If Charles Dickens had been alive in the 21st century I think he is unlikely to have been a novelist but would have been entranced by the possibilities of the screen. The meandering plots of his hefty novels transform easily into TV miniseries and each episode can use the cliffhangers which Dickens tantalised his audiences with. Dombey and Son, published between 1846 and 1848, is no exception to this and its lengthy overarching plots would be worthy of an HBO drama. The story begins in Dickens’ conventional bildungsroman style, as the eponymous son, Paul, is born and struggles through the first years of his life under the weight of his father’s expectations. However, it soon becomes clear that the story cannot remain solely Paul Dombey’s as Dickens includes increasing detailed accounts of the lives of those who surround the little boy. Florence Dombey, Mr Dombey’s elder child, might be ignored by her father but the reader watches her every disappointment and how her young hopes struggle on.
As with all of Dickens’ novels Dombey and Son is awash with eccentric characters and unlikely friendships. Nevertheless no matter how ridiculous an individual might seem the reader quickly comes to know, understand and sympathise with them as Dickens demonstrates that similar worries are experienced throughout social classes and across England.Throughout this cast of characters there are very few who are portrayed as irredeemably evil since there is always an understandable motivation or foible. Mr Dombey’s concern regarding his rank and the standing of his house is not so very different from the boasting of a proud mother or a young man’s nervous entry into the adult world. It is only Mr Carker, the right hand man of Dombey’s business, who becomes even harder to like as aspects of his personality and past are revealed to the reader throughout the novel. In this character I was reminded strongly of Uriah Heep of David Copperfield and I wonder if Charles Dickens had a particular reason for such a strong dislike of stewards and managers.
Although I felt that the book took a while to engage me due to the apparent lack of plot direction this later grew to be a strength. It was completely impossible to predict whether the narrative would twist or forgotten characters would rear their heads again. I’ve struggled to summarise what happens throughout the book as it is so concerned with social situations and conversations that ultimately there is rarely great action scenes. Instead there is shock as Mr Dombey’s fate is decided by a manipulative beggar woman and despair as social pressures force a range of characters to act against their will. They are trapped in their gilded world and it soon becomes apparent that money can be worth very little when love, whether familial or spousal, is not present.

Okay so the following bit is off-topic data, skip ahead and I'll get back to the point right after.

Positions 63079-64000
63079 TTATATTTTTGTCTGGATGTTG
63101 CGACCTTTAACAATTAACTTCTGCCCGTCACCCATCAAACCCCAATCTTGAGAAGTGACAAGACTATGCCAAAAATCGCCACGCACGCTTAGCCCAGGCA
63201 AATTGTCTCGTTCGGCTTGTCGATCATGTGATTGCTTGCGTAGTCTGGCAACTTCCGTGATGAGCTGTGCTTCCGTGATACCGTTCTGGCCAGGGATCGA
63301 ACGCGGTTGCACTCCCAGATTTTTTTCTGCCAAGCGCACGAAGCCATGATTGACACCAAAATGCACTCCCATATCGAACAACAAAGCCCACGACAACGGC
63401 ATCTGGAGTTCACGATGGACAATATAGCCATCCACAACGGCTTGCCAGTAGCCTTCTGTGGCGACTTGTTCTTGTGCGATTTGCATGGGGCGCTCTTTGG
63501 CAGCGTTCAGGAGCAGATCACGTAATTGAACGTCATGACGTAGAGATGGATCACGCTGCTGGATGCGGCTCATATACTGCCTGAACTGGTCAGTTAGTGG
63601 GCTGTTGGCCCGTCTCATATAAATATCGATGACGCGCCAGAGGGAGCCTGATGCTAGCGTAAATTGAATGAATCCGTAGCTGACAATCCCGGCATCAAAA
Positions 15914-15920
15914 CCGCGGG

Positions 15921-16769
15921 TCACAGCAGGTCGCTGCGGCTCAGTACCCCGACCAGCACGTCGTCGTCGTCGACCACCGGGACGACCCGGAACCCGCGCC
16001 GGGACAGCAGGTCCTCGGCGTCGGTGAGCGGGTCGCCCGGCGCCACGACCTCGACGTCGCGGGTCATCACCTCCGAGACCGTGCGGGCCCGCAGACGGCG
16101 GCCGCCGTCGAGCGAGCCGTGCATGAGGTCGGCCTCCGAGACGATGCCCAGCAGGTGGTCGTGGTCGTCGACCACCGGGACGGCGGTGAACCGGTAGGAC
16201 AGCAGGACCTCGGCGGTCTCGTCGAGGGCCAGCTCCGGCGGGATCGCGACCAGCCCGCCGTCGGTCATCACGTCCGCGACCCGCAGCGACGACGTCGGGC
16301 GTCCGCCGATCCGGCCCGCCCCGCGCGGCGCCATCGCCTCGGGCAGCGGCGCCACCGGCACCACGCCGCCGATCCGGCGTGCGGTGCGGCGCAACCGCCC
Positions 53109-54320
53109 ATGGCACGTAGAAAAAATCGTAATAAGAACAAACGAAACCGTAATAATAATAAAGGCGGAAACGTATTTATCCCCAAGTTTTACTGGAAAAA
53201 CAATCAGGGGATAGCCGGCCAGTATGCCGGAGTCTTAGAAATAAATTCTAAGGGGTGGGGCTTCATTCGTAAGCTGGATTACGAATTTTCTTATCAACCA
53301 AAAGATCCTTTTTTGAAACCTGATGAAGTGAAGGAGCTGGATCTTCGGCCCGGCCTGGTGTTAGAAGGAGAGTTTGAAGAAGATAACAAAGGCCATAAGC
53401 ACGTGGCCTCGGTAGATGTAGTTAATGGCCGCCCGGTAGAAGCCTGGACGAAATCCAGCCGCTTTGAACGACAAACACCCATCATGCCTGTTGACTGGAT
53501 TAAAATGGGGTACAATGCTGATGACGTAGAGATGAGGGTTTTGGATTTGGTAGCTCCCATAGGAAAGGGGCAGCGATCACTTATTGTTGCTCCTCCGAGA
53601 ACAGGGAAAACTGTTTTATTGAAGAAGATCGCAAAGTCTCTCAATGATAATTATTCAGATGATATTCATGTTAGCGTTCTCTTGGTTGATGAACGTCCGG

These contemporary illustrations for Dombey and Son perfectly capture the scenes and characters they depict. I was reminded of forgotten moments and characters were exactly how I had imagined them. The characters seem so wrapped up in their worries, and in Mr Dombey’s case self importance, that is difficult to believe that this is a drawing rather than a snapshot of real people living their real lives.
Dombey and Son might not be the best Dickens book to read first as there is less obvious momentum to the storyline to help keep you glued to the 900+ pages but it contains some of my favourite Dickensian characters. As a small example of such favourites; Miss Tox, a lonely spinister, unexpectedly grows in the reader’s estimation throughout the novel as changes from a cruel, small-minded sidekick to someone with ambitious, and unreachable dreams of her own. Captain Cuttle initially seems a ridiculous figure of fun but he clearly cares deeply for the younger characters as they face the everyday dangers of life. The pride of Edith Granger made her both tragic and fascinating as I felt the anger over her powerless position still resonate today. Of course, I also cannot finish this post without mentioning Diogenes the dog who acts exactly like a dog should and clearly enjoys being Florence Dombey’s pampered and beloved mongrel.